Connecting Sacramento


Connecting Sacramento is the first study to incorporate both accessibility analysis and tripmaking data, including data from multiple sources, and assess how they can be used together to guide transportation- and land use-related decisions. This study focused specifically on opportunities to improve first- and last-mile connections to light rail transit in Sacramento, but its findings are widely applicable. Read More >

Accessibility in practice (SSTI and Virginia Office of Intermodal Planning and Investment, 2017)


Planning agencies and transportation decision makers often talk about the importance of improving access to destinations, but they rarely have the tools or resources to measure accessibility and incorporate those metrics into decision making. This report guides agencies through that process. Read More >

Effects of Parking Provision on Automobile Use in Cities: Inferring Causality (McCahill, Garrick, Atkinson-Palombo and Polinski, 2015)


Automobile use has been on the rise in cities for nearly a century and so has the supply of parking. Because driving often seems unavoidable, policymakers, developers and the public push endlessly for more parking to meet demand. That push, however, might only be making matters worse. SSTI Senior Associate Chris McCahill’s research suggests that abundant parking in cities causes people to drive more, shedding important light on the question of cause and effect. Read More >


Trip-making data, TDM, and connectivity in Northern Virginia (SSTI and Michael Baker International, 2016)

Commercially available GPS data offers valuable new insight about trip origins, destinations, and routes, including short trips that travel demand models often cannot capture. Using this data, SSTI worked with Michael Baker International, the Virginia DOT, and local stakeholders to identify opportunities for managing travel demand and improving connectivity throughout Northern Virginia. This final report describes the full data set and 17 selected case studies, along with recommended projects and policies, estimated costs, and benefits for each. More Resources...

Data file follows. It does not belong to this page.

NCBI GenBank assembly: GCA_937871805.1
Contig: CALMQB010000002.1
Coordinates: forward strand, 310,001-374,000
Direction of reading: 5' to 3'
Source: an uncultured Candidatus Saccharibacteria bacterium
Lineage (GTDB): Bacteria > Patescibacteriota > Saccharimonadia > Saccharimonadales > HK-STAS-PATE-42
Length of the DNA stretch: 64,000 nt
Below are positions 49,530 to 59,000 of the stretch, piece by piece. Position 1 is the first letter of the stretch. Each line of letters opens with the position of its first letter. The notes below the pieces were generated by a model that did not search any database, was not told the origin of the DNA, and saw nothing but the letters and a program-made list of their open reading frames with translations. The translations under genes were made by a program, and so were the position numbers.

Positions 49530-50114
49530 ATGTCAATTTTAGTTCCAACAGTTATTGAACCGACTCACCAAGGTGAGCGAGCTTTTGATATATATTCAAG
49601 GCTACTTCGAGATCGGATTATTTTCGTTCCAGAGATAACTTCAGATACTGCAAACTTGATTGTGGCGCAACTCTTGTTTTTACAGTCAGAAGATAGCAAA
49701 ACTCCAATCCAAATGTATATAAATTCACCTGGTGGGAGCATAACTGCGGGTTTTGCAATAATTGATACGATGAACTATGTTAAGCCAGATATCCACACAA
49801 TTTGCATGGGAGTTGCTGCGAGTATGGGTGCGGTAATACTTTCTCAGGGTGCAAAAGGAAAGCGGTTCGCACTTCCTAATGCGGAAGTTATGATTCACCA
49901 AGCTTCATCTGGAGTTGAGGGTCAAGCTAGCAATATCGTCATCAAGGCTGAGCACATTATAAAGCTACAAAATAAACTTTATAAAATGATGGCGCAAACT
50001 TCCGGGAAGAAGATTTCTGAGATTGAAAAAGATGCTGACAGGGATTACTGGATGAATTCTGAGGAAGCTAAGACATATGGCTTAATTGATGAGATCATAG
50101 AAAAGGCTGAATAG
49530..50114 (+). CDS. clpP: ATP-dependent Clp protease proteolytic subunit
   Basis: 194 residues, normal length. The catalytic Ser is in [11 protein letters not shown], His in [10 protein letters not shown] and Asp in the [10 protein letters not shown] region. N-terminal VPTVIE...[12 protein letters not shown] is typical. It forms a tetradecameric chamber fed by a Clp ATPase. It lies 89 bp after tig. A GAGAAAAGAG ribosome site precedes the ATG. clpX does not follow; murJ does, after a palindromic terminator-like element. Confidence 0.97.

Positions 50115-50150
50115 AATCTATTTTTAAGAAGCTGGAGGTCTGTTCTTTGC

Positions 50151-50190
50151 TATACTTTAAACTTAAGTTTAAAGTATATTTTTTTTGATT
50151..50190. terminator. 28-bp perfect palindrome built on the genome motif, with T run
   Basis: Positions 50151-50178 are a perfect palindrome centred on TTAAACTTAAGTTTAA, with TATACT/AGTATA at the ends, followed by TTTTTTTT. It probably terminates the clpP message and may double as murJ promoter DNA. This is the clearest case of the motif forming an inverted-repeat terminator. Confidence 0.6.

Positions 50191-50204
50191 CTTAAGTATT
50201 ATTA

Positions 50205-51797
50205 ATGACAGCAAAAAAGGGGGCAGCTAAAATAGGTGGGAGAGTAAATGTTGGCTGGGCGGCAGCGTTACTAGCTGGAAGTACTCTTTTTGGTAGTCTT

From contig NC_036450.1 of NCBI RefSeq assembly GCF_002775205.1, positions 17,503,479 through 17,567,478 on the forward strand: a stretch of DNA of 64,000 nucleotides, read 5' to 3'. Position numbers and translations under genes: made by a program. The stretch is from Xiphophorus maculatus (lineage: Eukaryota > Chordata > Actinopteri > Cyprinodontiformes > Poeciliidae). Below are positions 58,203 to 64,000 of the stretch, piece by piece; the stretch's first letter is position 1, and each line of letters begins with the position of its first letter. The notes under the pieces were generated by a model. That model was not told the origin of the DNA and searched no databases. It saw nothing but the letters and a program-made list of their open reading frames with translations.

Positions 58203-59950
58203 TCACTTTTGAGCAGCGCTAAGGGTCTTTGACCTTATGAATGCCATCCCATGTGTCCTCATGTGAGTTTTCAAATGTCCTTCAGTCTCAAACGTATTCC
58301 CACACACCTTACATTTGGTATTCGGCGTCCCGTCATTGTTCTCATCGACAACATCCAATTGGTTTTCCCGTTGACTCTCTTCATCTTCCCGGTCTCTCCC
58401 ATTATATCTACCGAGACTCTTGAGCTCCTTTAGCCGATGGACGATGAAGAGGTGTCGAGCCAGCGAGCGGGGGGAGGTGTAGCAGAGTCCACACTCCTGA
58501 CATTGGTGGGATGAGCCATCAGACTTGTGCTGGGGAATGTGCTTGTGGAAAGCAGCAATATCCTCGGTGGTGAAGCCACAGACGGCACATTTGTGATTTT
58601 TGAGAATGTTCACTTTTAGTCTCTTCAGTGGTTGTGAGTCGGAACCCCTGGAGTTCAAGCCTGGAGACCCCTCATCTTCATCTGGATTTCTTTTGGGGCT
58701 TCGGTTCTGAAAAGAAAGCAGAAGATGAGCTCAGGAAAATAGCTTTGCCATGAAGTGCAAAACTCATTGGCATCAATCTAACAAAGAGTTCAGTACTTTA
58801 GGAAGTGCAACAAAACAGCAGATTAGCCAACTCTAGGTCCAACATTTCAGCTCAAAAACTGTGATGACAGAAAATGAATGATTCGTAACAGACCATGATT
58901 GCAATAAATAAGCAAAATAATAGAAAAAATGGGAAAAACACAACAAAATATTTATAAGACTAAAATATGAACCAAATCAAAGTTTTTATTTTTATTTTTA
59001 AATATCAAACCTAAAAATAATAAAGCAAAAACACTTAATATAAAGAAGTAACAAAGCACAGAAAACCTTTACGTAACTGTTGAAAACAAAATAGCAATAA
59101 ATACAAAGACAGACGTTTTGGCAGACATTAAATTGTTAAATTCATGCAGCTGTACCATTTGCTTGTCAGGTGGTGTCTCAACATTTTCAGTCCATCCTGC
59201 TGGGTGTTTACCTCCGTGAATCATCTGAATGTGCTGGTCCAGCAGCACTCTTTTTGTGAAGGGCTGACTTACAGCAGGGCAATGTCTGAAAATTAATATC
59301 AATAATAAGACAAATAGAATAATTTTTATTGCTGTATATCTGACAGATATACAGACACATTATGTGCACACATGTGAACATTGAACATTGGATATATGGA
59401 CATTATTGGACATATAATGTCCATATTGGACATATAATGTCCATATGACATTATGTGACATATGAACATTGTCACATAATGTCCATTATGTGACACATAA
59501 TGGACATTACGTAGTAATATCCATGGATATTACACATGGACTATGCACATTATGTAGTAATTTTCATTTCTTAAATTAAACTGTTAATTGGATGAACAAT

Millennials are driving more, but only those making the least money

The new 2017 National Household Travel Survey gives us our first look at changing travel habits since the recession. From what we can tell, the average American drives less in 2017 than eight years earlier. Driving also seems to have increased considerably among Millennials—but mostly among those with the lowest incomes—bucking expectations. The results may indicate that those with higher incomes are now choosing to live where they need to drive less. Read More >

Florida’s pedestrian record could have been much worse

Until recently, Florida had the dubious distinction of being rated the most dangerous state for pedestrians. However, a new study shows that things could have been even worse in Florida. Researchers estimate that Florida’s Complete Streets law, passed in 1984, saved 3500 lives between when the law was passed and 2013. Florida’s pedestrian fatality rates decreased nearly 60 percent after Statute 335.065 was adopted, but transportation agency experts interviewed for the study said the state still has a long way to go. Read More >

Seattle’s parking reforms

The Seattle City Council passed a number of parking reforms earlier this month to further support the city’s ongoing efforts to become less car-oriented, advance local climate change goals, and reduce housing costs in the city. Seattle is one of many cities to recognize that its parking regulations are outdated, but one of relatively few to take major steps toward reform. Read More >

Dynamic tolling benefits highway users in congested areas

Congestion pricing is gaining a foothold in the management of highway vehicular travel, and with good reason. Congestion pricing, sometimes called demand-based pricing or dynamic tolling, is in the early stages of adoption by state DOTs as a congestion-management practice. But evidence from Virginia, Washington, and Utah’s dynamically-tolled lanes show that DOTs need to be careful how they set their toll rates to manage traffic flow. Read More >

Anticipating the costly impacts of climate change in Hawaii

Hawaii has estimated the price tag will be $15 billion to raise, push back, or relocate highways to address concerns over rising seas levels because of climate change. High surf is already damaging some highways, and initial estimates indicate about 15 percent of all HDOT highways will be susceptible to rising sea levels. Read More >

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